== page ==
Overton Mine: A Mine and its Miners

Lead has been mined at Overton as part of the once very profitable Gregory mine since the 17th century. It was at its most profitable in the mid 18th century, but due to extreme geological and flooding problems it closed in 1806. The mines were leased from Sir Joseph Banks, a keen explorer himself having sailed with Captain Cook, and he was regular visitor to his estate at nearby Overton Hall. 

Overton was opened again as a small private venture for fluorspar in the 1960’s. The spa they took out was originally discarded as waste by earlier miners in their search for lead. Much of it was on the floor from where it was collected, bagged and hauled to the surface for processing. 

The film includes a filmed descent of the 80ft shaft, followed by an underground tour of the main section of the mine. Finally, three of the former fluorspar workers are interviewed as they revisit the rusting headstocks and cage, recalling their days in the mine more than 30 years ago.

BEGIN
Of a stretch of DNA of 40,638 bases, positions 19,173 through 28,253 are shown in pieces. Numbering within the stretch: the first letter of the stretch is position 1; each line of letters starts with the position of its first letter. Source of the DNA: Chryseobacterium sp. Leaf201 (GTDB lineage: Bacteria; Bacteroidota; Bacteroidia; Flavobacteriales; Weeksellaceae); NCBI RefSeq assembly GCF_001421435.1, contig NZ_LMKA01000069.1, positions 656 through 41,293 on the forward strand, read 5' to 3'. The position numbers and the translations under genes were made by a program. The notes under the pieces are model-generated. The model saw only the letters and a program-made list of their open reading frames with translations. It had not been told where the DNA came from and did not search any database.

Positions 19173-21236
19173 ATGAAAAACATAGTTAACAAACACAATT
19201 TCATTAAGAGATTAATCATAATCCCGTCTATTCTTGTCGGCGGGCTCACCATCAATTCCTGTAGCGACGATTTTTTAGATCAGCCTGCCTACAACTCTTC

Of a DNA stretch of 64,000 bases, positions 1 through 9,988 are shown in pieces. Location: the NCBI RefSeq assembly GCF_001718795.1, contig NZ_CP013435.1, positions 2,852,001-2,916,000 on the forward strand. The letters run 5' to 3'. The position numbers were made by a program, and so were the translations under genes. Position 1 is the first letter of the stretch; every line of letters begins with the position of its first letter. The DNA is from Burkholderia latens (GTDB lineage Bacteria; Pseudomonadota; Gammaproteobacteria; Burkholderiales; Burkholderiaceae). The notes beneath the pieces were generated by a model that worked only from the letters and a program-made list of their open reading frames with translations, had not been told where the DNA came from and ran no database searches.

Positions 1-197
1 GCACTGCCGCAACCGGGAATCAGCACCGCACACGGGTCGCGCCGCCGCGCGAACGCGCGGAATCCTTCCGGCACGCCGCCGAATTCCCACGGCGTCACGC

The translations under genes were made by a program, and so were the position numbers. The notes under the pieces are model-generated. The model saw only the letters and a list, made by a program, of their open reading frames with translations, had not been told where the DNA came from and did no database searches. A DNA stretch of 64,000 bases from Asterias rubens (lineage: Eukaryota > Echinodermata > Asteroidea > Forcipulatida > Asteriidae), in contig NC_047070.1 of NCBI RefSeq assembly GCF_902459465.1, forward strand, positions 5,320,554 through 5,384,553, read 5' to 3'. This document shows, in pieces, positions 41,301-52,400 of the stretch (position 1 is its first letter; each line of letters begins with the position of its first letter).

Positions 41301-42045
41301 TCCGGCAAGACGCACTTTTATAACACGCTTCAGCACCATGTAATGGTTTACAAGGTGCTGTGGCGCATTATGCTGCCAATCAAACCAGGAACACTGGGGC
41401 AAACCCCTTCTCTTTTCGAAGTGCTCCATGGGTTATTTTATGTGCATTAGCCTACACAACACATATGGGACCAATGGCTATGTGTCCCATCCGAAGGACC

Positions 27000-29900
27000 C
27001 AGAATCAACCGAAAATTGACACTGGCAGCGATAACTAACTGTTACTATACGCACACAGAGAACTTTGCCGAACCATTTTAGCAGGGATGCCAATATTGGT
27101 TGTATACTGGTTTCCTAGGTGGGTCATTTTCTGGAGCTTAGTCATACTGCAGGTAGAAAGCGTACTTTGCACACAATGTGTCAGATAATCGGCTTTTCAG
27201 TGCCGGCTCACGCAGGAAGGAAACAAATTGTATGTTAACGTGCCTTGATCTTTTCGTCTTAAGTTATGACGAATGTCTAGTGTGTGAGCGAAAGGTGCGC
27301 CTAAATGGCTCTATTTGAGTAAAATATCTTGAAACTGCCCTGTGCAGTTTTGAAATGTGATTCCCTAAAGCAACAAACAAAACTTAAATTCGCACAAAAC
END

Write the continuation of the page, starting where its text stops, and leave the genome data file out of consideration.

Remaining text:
It is a unique record of the life of a Derbyshire lead mine, typical of so many that found a new lease of life in the middle of the 20th century.

This record of Overton Mine (Ashover, Derbyshire) was created in part for the mine owners who had kindly allowed access for many years to mine explorers via a shaft in their back garden. At the time of filming there was very little in the way of extra light to film these ancient workings, but this in some ways adds to the atmosphere. It provides a record for others who might never get a chance to explore this very old mine.